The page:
Romanesco: The Art & Science Vegetable

Romanesco broccoli

Let’s shake up the whole vegetable thing a bit. This unusual vegetable is intriguing enough for even the pickiest eaters to taste it. Many who have tried this vegetable love its mild flavor. Romanesco is a fractal: a natural phenomenon (or mathematical set) that contains a repeating pattern at every scale. Each segment can be blown up to find a larger piece that matches it precisely.

Romanesco from MilesIt may be obvious from the name that this unique vegetable found its way to America from Italy. Although it’s new to us, it has been cultivated in Italy since the 16th century. No, it’s not just another hybrid like purple and yellow cauliflower. It’s a species unto itself, even though DNA tests show that Romanesco shares some roots with cauliflower. It is sometimes referred to as Romanesco broccoli or Romanesco cauliflower in North America. The French call it Romanesco cabbage and the Italians say it’s broccolo Romanesco. No matter what you call it, it’s a cool looking vegetable that we should try!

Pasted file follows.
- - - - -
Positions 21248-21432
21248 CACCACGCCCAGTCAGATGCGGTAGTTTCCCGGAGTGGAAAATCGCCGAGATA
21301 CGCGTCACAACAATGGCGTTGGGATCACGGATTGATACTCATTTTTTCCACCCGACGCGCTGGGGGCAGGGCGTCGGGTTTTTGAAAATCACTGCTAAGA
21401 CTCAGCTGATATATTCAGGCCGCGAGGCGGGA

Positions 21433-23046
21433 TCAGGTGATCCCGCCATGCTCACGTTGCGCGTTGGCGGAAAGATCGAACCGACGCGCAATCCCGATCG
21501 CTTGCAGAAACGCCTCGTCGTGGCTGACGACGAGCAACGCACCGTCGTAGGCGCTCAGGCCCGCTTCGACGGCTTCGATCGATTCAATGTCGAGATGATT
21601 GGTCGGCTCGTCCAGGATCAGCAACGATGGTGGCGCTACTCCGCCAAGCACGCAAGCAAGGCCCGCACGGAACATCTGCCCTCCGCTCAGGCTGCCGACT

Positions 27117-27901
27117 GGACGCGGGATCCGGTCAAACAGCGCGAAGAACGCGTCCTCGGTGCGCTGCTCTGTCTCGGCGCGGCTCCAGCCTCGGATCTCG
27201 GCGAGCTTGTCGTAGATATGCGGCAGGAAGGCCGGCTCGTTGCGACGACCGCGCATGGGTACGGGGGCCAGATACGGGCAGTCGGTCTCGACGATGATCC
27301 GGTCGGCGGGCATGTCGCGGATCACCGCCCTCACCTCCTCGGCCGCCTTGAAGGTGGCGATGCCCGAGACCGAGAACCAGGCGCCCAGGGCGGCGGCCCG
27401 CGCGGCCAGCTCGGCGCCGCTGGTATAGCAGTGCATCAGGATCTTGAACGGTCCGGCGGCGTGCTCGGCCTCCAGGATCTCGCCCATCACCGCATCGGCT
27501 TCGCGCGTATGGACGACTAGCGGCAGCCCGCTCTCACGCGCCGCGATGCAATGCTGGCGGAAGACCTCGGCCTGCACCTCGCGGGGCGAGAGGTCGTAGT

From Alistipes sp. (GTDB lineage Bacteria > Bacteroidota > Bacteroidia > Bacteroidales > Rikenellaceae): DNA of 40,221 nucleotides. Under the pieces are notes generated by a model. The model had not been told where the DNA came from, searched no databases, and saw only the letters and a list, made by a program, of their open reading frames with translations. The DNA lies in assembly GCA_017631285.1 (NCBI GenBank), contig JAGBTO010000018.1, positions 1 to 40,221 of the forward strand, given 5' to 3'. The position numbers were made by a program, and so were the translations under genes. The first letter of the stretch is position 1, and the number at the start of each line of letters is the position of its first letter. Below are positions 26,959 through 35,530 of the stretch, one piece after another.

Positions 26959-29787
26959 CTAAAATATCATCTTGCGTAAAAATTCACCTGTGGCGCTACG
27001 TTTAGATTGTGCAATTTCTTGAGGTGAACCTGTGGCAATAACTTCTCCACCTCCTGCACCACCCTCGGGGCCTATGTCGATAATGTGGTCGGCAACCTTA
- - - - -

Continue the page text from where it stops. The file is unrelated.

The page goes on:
Romanesco signage at MIlesRomanesco is as tasty as it is beautiful. It’s excellent both raw or cooked. It’s crunchier and more flavorful than cauliflower, but the flavor is not overpowering. It doesn’t have the chalky edge of uncooked broccoli, either. With the holidays around the corner, try adding this artsy pick to your raw vegetable platter. It cooks up well too! Romanesco can be cooked using any method that works for broccoli or cauliflower, and can be substituted in any recipe that calls for either. Roasted and steamed are my favorite picks.
Romanesco is similar to cauliflower and broccoli, but with its own unique, delicious taste.

Romanesco is becoming more and more widely available. Now I even see it grown locally and sold in my favorite stores. Take November’s Healthy Challenge and eat Romanesco! We all need to eat more vegetables. Maybe an intriguing vegetable like this is just the trick.

 

 

 

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